In a series of brutal murders, three young women have been killed on the subway, and panic spreads through the transit system. To make matters worse, one of the investigating detectives is considered a suspect. Detective Inspector Ian McBriar and his team need to track down the real killer before more lives are lost. The one thread that links the deaths together is a thin one, and the only thing the murders have in common is something that makes no sense. This may be Ian’s last case: ghosts from his past, and a chance for a better future, could change his life.
DEATH NEVER LETS GO is the fourth exciting instalment in the Ian McBriar Murder Mystery series, set in Toronto in 1975, the story of a Metis police detective who conquered bigotry, prejudice, and his own personal tragedies to succeed.
Author Maura Azzano took some time to discuss her latest novel, DEATH NEVER LETS GO, with The Big Thrill:
What do you hope readers will take away from this book?
Trust your instincts.
I let this book pretty well write itself; the characters did what they wanted to do, and I just wrote down what they told me.
When a tragedy happens that implicates an innocent person, the first instinct, the one that says “that can’t be right” is the one that proves to be correct.
Know when to let go. This book tells the story of different people who do too much rather than allow things to happen. In all the cases, letting things go on their own would have caused less harm.
How does this book make a contribution to the genre?
All of the Ian McBriar books are set in the 1970’s. While the first was set in that time for a technical reason of the plot, I soon discovered that this gave me the flexibility to write about the people, not just the technology.
The interactions between the characters is what makes them people we care about; Nobody cares about a mass spectrometer.
The genre has sometimes been marginalized as a dime-store novel type of work, and I hope my humble books show a broader horizon for police mysteries.
Was there anything new you discovered, or surprised you, as you wrote this book?
I spoke to a lot of regular “working Joes” doing research for this book. The number of people with incredible hidden stories was amazing. From a Shoshone medicine man who was a U.S. Army tracker in Vietnam, to a woman who quilts blankets for the homeless, to a mechanical engineer who recycles plastics, every one had a story to tell.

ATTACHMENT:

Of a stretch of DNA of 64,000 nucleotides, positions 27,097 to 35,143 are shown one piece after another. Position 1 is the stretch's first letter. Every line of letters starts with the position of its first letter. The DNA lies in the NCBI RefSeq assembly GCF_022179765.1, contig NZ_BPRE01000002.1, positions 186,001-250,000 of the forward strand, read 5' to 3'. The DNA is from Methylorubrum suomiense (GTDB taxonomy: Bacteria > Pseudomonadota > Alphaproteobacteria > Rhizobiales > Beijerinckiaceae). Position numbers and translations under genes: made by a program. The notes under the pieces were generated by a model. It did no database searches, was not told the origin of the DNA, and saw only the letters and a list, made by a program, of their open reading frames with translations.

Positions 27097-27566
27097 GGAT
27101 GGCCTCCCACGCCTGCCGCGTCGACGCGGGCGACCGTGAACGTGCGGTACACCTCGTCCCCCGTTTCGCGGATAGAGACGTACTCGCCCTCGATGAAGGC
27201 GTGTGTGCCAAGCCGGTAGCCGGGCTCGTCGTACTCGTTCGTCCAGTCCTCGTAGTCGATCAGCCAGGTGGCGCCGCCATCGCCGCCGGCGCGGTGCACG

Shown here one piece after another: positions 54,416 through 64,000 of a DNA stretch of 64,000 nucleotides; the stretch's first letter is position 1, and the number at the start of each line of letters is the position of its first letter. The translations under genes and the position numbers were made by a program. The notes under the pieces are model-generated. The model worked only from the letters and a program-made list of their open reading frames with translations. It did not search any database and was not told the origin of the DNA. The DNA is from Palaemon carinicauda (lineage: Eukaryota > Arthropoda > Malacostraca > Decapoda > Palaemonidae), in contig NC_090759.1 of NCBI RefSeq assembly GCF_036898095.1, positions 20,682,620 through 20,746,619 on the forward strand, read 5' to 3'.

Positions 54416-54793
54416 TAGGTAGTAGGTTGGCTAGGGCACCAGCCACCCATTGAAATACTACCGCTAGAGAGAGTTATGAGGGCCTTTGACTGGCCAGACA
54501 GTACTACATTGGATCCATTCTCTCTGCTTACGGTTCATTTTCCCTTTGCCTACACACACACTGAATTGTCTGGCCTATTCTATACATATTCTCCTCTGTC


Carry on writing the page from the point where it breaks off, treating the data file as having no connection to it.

No spoilers, but what can you tell us about your book that we won’t find in the jacket copy or the PR material?
This is the first book where I knew before the end was written who the bad guy was. In all the previous ones in the series, I was as surprised as the reader when the case was solved. I hope this means I didn’t “telegraph” the answer to the readers….
As I said before, by the way, this is the fourth book in the series, and there will ONLY be one more. Period.
In the first book, we meet Ian McBriar, a Seminary student who becomes a police officer after a drunk driver kills his mother. In this book, we learn he is about to go back to his small home town for a service commemorating the tenth anniversary of her death.
In the last book, we find out why she really died.
What authors or books have influenced your career as a writer, and why?
I once read The Deep by Mickey Spillane. The fact that he could make the entire book line up on the very last word of the very last page stunned me. It still does.
I read a lot of science fiction growing up. The science part is fun, but the way that people interact with it is what makes it worth reading.
I read James Blish, Henry Kuttner, Cyril Judd, and of course Asimov.
In the same way that these writers put you on an alien planet and made it feel familiar, I have tried to introduce my characters and make you feel like you really know them.
Mauro Azzano was born in Italy, North of Venice. He grew up in Italy, Australia, and finally Canada, settling on the West Coast outside Vancouver, British Columbia. He has a broad range of experiences to call on as a writer, having worked as a college instructor, commercial pilot, and a number of other unusual occupations.
Currently, he is writing the Ian McBriar Murder Mystery series and training as a distance runner. To learn more about Mauro, please visit his website.
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